degradation and misery in which he lives, and of
which he is not unable to perceive some of the
causes, prepare him to welcome the instruction
which promises better things. Evils which are
covered up under the smoothness of civilization,
stand out in all their horrible deformity in the
abandon of savage life; the Indian cannot get even
one gleam of light, without instantly perceiving the
darkness around him. Here, then, is
encouragement to paint him as he is, that the
hearts of the good may be moved at his destitute
and unhappy state; to set forth his wants and his
claims, that ignorance may no longer be pleaded
as an excuse for withholding, from the original
proprietor of the soil, the compensation or
atonement which is demanded at once by justice,
honor, and humanity.
Authentic pictures of Indian life have another and a
different value, in a literary point of view. In the
history and character of the aborigines is
enveloped all the distinct and characteristic poetic
material to which we, as Americans, have an
unquestioned right. Here is a peculiar race, of most
unfathomable origin, possessed of the qualitieswhich have always prompted poetry, and living
lives which are to us as shadowy as those of the
Ossianic heroes; our own, and passing away—
while we take no pains to arrest their fleeting traits
or to record their picturesque traditions. Yet we
love poetry; are ambitious of a literature of our
own, and sink back dejected when we are
convicted of imitation. Why is it that we lack
interest in things at home? Sismondi has a
passage to this effect:—
"The literature of other countries has been
frequently adopted by a young nation with a sort of
fanatical admiration. The genius of those countries
having been so often placed before it as the
perfect model of all greatness and all beauty, every
spontaneous movement has been repressed, in
order to make room for the most servile imitation;
and every national attempt to develop an original
character has been sacrificed to the reproduction
of something conformable to the model which has
been always before its eyes."
This is certainly true of us, since we not only adopt
the English view of everything, but confine
ourselves to the very subjects and imagery which
have become consecrated to us by love and habit.
Not to enter into the general subject of our
disposition to parrotism, our neglect of Indian
material in particular may be in part accounted for,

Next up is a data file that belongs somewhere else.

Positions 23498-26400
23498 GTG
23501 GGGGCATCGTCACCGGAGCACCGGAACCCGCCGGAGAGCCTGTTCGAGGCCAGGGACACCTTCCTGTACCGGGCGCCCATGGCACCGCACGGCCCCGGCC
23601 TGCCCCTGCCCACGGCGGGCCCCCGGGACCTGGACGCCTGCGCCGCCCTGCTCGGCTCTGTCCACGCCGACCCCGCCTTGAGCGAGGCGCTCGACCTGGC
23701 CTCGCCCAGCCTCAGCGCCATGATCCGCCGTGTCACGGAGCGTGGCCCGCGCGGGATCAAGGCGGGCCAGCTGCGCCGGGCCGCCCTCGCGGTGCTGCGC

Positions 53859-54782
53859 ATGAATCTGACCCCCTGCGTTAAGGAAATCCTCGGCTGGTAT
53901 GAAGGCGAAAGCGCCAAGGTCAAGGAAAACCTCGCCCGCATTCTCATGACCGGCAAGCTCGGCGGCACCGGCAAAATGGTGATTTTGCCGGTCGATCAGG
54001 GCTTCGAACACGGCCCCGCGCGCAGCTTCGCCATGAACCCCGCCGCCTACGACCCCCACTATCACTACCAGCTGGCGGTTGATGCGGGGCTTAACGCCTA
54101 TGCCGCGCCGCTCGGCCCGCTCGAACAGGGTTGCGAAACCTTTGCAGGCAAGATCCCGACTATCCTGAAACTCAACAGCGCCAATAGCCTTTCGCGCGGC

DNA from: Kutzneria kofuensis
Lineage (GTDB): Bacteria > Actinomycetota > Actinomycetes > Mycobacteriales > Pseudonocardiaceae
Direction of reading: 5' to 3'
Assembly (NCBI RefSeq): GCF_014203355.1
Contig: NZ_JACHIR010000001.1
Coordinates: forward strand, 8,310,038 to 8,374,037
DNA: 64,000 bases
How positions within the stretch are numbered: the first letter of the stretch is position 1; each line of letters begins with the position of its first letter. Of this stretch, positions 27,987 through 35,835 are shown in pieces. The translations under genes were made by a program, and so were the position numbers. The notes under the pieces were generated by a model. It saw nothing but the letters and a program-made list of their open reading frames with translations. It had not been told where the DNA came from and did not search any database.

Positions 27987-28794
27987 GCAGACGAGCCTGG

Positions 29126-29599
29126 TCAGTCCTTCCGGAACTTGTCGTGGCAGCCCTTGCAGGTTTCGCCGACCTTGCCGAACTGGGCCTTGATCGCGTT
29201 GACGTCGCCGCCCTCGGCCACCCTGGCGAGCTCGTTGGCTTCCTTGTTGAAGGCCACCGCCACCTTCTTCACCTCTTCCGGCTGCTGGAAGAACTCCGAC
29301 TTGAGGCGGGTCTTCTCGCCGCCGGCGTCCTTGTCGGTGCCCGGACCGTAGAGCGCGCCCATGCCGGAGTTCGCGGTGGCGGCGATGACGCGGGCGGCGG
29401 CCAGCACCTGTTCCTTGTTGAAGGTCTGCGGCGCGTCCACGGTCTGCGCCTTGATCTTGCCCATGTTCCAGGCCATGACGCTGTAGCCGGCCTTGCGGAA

by our having become acquainted with the
aborigines after the most unpoetical fashion, in
trying to cheat them out of their lands, or shooting
them when they declined being cheated; they, intheir turn, driven to the resource of the weak and
the ignorant, counterplotting us, and taking, by
means of blood and fire, what we would not give
them in fair compensation. This has made our
business relations very unpleasant; and everybody
knows that when this becomes the case, it is hard
for parties to do justice to each other's good or
available qualities. If we had only read about the
Indians, as a people living in the mountain-
fastnesses of Greece, or the, broad plains of
Transylvania, we should without difficulty have
discovered the romantic elements of their
character. But as the effect of remoteness is
produced by time as well as distance, it is surely
worth while to treasure up their legends for our
posterity, who will justly consider us very selfish, if
we throw away what will be a treasure to them,
merely because we cannot or will not use it
ourselves.
A prominent ground of the slight regard in which
the English hold American literature, or at least one
of the most plausible reasons given for it, is our
want of originality, particularly in point of subject
matter. It is said that our imitativeness is so servile,
that for the sake of following English models, at an
immeasurable distance, we neglect the new and
grand material which lies all around us, in the
sublime features of our country, in our new and
striking circumstances, in our peculiar history and
splendid prospects, and, above all, in the
character, superstitions, and legends of our
aborigines, who, to eyes across the water, look like
poetical beings. We are continually reproached byBritish writers for the obtuse carelessness with
which we are allowing these people, with so much
of the heroic element in their lives, and so much of
the mysterious in their origin, to go into the
annihilation which seems their inevitable fate as
civilization advances, without an effort to secure
and record all that they are able to communicate
respecting themselves.
And the reproach is just. In our hurry of utilitarian
progress, we have either forgotten the Indian
altogether, or looked upon him only in a business
point of view, as we do almost everything else; as
a thriftless, treacherous, drunken fellow, who
knows just enough to be troublesome, and who
must be cajoled or forced into leaving his hunting-
grounds for the occupation of very orderly and
virtuous white people, who sell him gunpowder and
whiskey, but send him now and then a missionary
to teach him that it is wrong to get drunk and
murder his neighbor. To look upon the Indian with
much regard, even in the light of literary material,
would be inconvenient; for the moment we
recognize in him a mind, a heart, a soul,—the
recollection of the position in which we stand
towards him becomes thorny, and we begin dimly
to remember certain duties belonging to our
Christian profession, which we have sadly
neglected with regard to the sons of the forest,
whom we have driven before us just as fast as we
have required or desired their lands. A few efforts
have been made, not only to bring the poetry of
their history into notice, but to do them substantial
good; the public heart, however, has never